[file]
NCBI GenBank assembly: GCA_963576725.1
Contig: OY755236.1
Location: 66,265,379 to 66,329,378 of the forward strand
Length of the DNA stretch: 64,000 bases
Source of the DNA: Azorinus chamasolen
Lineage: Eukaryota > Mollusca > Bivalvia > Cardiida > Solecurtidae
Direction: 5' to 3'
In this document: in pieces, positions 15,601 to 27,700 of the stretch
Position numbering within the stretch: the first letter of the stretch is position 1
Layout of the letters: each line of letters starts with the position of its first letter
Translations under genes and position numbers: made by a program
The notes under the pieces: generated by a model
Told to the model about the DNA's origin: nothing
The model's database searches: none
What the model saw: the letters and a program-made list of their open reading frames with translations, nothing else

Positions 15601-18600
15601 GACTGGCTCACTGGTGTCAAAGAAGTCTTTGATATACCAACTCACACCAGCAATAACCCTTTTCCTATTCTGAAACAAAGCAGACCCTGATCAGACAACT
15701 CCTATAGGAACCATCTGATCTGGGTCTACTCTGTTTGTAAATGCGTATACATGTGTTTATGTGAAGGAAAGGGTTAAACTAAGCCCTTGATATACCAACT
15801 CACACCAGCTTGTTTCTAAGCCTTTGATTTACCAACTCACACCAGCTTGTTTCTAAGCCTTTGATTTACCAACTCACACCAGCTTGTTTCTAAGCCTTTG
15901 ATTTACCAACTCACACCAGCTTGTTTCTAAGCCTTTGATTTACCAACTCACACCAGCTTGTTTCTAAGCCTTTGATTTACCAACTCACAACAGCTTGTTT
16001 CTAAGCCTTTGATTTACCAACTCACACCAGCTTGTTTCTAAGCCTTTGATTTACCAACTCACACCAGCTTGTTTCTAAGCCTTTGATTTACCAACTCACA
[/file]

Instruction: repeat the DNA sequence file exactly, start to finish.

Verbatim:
NCBI GenBank assembly: GCA_963576725.1
Contig: OY755236.1
Location: 66,265,379 to 66,329,378 of the forward strand
Length of the DNA stretch: 64,000 bases
Source of the DNA: Azorinus chamasolen
Lineage: Eukaryota > Mollusca > Bivalvia > Cardiida > Solecurtidae
Direction: 5' to 3'
In this document: in pieces, positions 15,601 to 27,700 of the stretch
Position numbering within the stretch: the first letter of the stretch is position 1
Layout of the letters: each line of letters starts with the position of its first letter
Translations under genes and position numbers: made by a program
The notes under the pieces: generated by a model
Told to the model about the DNA's origin: nothing
The model's database searches: none
What the model saw: the letters and a program-made list of their open reading frames with translations, nothing else

Positions 15601-18600
15601 GACTGGCTCACTGGTGTCAAAGAAGTCTTTGATATACCAACTCACACCAGCAATAACCCTTTTCCTATTCTGAAACAAAGCAGACCCTGATCAGACAACT
15701 CCTATAGGAACCATCTGATCTGGGTCTACTCTGTTTGTAAATGCGTATACATGTGTTTATGTGAAGGAAAGGGTTAAACTAAGCCCTTGATATACCAACT
15801 CACACCAGCTTGTTTCTAAGCCTTTGATTTACCAACTCACACCAGCTTGTTTCTAAGCCTTTGATTTACCAACTCACACCAGCTTGTTTCTAAGCCTTTG
15901 ATTTACCAACTCACACCAGCTTGTTTCTAAGCCTTTGATTTACCAACTCACACCAGCTTGTTTCTAAGCCTTTGATTTACCAACTCACAACAGCTTGTTT
16001 CTAAGCCTTTGATTTACCAACTCACACCAGCTTGTTTCTAAGCCTTTGATTTACCAACTCACACCAGCTTGTTTCTAAGCCTTTGATTTACCAACTCACA